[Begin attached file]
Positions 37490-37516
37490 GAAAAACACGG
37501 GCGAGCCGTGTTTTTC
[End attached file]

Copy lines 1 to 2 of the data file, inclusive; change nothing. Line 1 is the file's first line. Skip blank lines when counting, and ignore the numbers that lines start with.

Positions 37490-37516
37490 GAAAAACACGG